The Revolutionary Soldier, Sailor, and Patriot of Orleans
Isaac Snow’s participation in the American Revolution is a remarkable and iconic story that took place on Cape Cod, in Boston and Newport, at sea on several American privateer vessels, in Portugal, France, and England. When he returned home near the end of the war, he began a second life as a contributor to the
establishment of the Town of Orleans and as a significant participant in the growth and development of the new town. He lived to the age of 97. When he died in 1855, he was the oldest Revolutionary War veteran in Barnstable County, and one of the oldest in the nation. He is one of the very few to have lived long enough to be photographed.
Isaac was born on 18 December, 1758 in the South Parish of Eastham on Cape Cod. This was the land that became the Town of Orleans in 1797. His parents, Elnathan and Phebe Snow were descended from the first British colonists to settle on the land that was to become Eastham and then Orleans. In 1644, Nicholas Snow and his wife Constance Hopkins Snow, a Mayflower passenger, were among the first seven families from Plymouth to settle in what was then called Nauset. The Snows were assigned the southernmost tract of land in Nauset, a section called Namskaket. Thus, Isaac had deep roots in the history of Nauset, and was about to make his own contributions to the family’s heritage.
The house where Isaac was born still stands today on Brick Hill Road in Orleans. Little information on his childhood is available, but that changed in early 1776. As he entered his late teens, the Revolution was heating up. Following the events at Lexington, Concord, and Bunker Hill in 1775, General Washington sought to double the size of his army surrounding Boston and called for 200 men from Barnstable County. Bounties of 8 pounds per man were offered. In addition, the Eastham Town meeting voted to give their representative instructions to urge the Continental Congress to “declare the united colonies independent of Great Britain.”1
In early February of 1776, a recruiting sergeant from the Continental Army visited Eastham, and seventeen-year-old Isaac Snow overcame the objections of his family and enlisted. Being somewhat short in stature, Isaac related “When measured to see if I was tall enough to answer the law, I stretched myself up all that was possible, and then was but just able to pass.”2 He was issued a firelock, bullet pouch, powder horn, cartridges, a bayonet, and a hatchet, and set off with thirty-nine other recruits for Boston under Captain Solomon Higgins, also of Eastham. The company arrived at Roxbury to join other units of the Continental Army that had surrounded Boston.
In March of 1776, General Washington decided to build breastworks on Dorchester Heights to strengthen the
Birthplace of Isaac Snow as it looks todayAmerican position. Isaac and his company joined the work after being issued spades, crowbars, shovels, and picks. He reported that the work party consisted of 1200 men, with an 800-man covering party. The works that were built at Dorchester Heights and the failure of the British to destroy them by cannon fire were instrumental in encouraging the British to evacuate Boston on 17 March. Isaac and his company were among the Continental force that marched into Boston much to the joy and relief of the remaining inhabitants. About 1500 loyalists, or Tories, vacated Boston with the British forces.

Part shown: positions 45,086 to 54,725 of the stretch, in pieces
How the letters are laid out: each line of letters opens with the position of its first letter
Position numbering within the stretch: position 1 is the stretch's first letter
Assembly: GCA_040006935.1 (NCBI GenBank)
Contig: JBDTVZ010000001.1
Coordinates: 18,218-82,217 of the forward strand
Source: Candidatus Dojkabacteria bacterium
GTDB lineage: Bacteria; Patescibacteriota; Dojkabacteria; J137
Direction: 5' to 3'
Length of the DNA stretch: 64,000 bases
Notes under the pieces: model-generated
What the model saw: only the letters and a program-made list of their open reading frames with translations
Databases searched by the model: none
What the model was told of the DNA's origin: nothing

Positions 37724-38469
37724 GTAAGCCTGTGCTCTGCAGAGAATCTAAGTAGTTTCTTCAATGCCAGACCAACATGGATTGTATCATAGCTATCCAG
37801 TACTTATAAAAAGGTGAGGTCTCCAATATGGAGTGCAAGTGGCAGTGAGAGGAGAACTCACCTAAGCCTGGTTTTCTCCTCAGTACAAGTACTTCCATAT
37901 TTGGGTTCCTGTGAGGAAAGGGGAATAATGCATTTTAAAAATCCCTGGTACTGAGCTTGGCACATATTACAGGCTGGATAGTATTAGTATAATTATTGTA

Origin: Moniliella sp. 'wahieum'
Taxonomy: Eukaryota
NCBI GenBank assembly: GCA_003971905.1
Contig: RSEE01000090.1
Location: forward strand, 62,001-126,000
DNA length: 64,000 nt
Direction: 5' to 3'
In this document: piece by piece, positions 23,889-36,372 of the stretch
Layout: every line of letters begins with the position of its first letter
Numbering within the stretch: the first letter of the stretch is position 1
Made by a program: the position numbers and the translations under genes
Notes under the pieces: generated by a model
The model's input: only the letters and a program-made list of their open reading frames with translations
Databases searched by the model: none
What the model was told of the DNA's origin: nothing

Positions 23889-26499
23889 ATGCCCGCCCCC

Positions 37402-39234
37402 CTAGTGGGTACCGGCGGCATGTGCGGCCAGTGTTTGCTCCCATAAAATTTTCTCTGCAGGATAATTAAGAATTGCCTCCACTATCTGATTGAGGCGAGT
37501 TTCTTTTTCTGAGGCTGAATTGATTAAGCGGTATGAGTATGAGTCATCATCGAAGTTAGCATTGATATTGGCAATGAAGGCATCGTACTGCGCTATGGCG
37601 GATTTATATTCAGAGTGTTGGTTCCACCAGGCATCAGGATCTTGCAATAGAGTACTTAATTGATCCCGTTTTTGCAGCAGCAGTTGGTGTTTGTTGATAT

When his three-month enlistment was up, Isaac returned home “strongly in love with my country’s cause, so much so that I soon enlisted again for nine months in a company from Eastham under Capt. Isaiah Higgins, and again went to Boston, and was employed some time building fortifications in Boston Harbor.”3
When that enlistment expired, Isaac enlisted again enrolled for another six months in a company led by Captain Hamilton of Chatham. That company marched to Rhode Island and was involved in building fortifications and military drills.
After his third army enlistment expired, Isaac turned his attention to the sea. At the time of the Revolution, Britain possessed an enormous advantage controlling the oceans, sporting the most powerful navy in the world. While historical attention is often focused on the emerging Continental Navy, much of the American success at sea was due to the privateers that were authorized by the Continental Congress on 23 March, 1776. Privateers were privately owned vessels which were outfitted for war and issued Letters of Marque, which authorized them to challenge and seize enemy vessels to disrupt British shipping. All this was done under regulated conditions, with lightly armed commercial ships being the ideal targets. Records show that about 1700 Letters of Marque were issued to about 800 private ships, which resulted in the capture or destruction of about 600 British vessels.4